Stigmergy is a territory game based on Lines of Sight and invented by Luis Bolaños Mures and Steven Metzger in 2021. It originated as a Tumbleweed variant.
Ayu is a game of unification invented by Luis Bolaños Mures in 2011. Luis also invented Yodd and Xodd, ingenious games on the same theme, but with very different mechanics.
Scaffold is a cousin of Scware that you can find above. Both have the same goal and both use a multi-action placement protocol. To solve the diagonal cross-cut problem, the inventor came up with a solution that is simple and brilliant at the same time.
Think about a placement and connection game on a diamond shaped hexgrid, and you'll end up with Hex. The Danish mathematician Piet Hein found that out, as did his American collegue John Forbes Nash. Hex is essential, simple and very deep. If one thing can be said against it, it would be that it requires a considerable insight in strategy before tactics can be appreciated.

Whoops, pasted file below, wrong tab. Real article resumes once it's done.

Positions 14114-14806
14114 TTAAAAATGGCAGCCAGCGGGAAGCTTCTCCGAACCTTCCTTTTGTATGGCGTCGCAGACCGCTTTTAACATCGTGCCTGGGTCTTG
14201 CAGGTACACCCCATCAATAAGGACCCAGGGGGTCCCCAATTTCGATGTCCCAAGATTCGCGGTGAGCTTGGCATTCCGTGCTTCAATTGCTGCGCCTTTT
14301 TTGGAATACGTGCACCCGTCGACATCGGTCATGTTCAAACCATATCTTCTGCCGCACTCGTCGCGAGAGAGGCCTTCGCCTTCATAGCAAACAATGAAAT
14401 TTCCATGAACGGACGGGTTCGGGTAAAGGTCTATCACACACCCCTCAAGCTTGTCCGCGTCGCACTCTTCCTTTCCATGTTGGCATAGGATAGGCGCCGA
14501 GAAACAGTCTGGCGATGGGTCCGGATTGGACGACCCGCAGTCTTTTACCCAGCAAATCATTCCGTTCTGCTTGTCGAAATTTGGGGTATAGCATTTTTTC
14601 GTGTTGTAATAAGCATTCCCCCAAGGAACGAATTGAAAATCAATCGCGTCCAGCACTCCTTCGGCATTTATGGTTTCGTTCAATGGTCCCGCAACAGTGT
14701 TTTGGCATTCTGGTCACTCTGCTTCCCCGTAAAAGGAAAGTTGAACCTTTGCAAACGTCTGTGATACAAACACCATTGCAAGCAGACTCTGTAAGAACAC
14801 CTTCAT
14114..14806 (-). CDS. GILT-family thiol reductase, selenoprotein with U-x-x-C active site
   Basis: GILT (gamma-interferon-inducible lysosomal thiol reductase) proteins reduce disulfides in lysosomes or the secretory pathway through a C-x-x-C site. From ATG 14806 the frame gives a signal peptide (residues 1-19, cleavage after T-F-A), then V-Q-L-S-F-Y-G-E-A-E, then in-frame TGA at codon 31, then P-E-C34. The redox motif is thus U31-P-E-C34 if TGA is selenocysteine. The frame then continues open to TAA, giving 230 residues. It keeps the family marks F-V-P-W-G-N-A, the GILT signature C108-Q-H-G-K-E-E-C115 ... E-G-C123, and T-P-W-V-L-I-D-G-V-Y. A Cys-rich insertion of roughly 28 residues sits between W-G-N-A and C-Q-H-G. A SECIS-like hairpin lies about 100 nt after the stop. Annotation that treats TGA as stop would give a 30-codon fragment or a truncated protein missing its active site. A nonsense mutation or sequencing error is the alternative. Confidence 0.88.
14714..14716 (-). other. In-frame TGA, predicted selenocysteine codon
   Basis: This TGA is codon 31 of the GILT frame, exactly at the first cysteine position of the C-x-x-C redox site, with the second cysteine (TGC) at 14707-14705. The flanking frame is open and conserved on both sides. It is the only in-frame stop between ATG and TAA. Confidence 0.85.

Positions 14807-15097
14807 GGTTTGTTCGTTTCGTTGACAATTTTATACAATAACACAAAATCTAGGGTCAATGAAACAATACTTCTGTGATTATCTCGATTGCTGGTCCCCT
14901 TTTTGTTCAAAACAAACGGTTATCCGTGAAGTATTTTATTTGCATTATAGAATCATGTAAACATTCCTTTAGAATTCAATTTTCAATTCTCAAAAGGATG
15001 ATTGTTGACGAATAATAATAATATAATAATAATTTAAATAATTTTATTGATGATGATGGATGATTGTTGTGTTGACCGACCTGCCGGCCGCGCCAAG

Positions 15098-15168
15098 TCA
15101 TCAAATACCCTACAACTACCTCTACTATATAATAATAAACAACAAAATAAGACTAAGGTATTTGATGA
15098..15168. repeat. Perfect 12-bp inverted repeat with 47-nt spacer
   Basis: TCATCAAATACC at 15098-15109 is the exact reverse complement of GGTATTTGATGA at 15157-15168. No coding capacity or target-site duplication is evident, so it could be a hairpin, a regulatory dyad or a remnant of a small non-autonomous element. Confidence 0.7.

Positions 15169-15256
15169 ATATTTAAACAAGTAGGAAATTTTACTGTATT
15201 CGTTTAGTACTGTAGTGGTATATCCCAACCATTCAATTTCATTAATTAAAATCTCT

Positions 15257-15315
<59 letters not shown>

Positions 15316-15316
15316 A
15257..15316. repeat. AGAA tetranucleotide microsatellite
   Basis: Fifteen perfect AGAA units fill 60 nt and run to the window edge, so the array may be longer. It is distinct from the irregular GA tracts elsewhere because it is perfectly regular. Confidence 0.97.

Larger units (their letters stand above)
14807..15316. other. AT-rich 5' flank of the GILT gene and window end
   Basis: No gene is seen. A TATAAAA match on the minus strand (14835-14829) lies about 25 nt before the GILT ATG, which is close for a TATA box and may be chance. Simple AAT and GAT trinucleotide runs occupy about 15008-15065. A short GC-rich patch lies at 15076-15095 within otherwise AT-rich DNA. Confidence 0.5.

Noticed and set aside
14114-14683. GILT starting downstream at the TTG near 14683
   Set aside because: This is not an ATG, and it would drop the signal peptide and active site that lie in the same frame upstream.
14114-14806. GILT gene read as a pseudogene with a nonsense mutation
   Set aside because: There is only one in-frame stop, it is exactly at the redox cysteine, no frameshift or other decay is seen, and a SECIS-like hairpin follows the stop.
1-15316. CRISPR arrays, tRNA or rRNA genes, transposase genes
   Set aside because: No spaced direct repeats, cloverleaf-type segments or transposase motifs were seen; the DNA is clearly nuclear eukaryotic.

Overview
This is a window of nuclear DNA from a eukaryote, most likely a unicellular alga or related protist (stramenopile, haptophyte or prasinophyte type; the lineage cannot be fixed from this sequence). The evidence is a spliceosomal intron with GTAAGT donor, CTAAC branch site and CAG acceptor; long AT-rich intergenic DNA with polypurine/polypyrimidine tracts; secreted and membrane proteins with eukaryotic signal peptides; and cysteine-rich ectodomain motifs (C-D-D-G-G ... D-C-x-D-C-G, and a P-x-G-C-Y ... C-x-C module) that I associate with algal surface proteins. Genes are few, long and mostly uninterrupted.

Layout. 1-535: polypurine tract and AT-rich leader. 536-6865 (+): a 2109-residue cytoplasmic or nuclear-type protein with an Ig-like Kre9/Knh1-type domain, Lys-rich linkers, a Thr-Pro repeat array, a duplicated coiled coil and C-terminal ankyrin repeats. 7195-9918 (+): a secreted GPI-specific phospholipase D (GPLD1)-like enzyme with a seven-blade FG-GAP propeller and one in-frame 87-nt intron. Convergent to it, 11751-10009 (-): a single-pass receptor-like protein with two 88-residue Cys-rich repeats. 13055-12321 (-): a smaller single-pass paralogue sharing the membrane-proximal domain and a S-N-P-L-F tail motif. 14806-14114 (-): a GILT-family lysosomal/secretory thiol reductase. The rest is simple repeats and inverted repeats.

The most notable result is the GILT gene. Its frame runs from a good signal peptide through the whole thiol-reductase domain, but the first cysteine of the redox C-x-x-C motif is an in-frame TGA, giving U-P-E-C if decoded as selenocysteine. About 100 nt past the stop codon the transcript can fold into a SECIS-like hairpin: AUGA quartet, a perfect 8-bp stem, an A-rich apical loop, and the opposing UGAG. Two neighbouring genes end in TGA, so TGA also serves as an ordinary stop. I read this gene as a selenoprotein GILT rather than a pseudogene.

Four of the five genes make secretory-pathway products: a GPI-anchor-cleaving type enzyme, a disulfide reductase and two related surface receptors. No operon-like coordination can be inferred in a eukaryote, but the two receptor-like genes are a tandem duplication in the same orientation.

Grand Chess, Dragonfly, Yari Shogi, Dameo, Hexdame, Bushka, Emergo, Storisende, Sygo, Io, Havannah, Starweb,
Scware, the Glass Bead Game and Shakala © MindSports
Symple © MindSports and Benedikt Rosenau
Hex was independently invented by Piet Hein and John Forbes Nash.
Rosette was invented in the seventies by Mark Berger aka Richard Kramberger.
Oust © Mark Steere - Ayu © Luis Bolaños Mures - Stigmergy © Luis Bolaños Mures and Steven Metzger
Constitutional Draughts © Mike Zapawa - Frisian Draughts, Stapeldammen © unknown
Scaffold © Andrew Lannan - Meridians © Kanare Kato - Lifeline © Michael Amundsen and Luis Bolaños Mures
All apps by Ed van Zon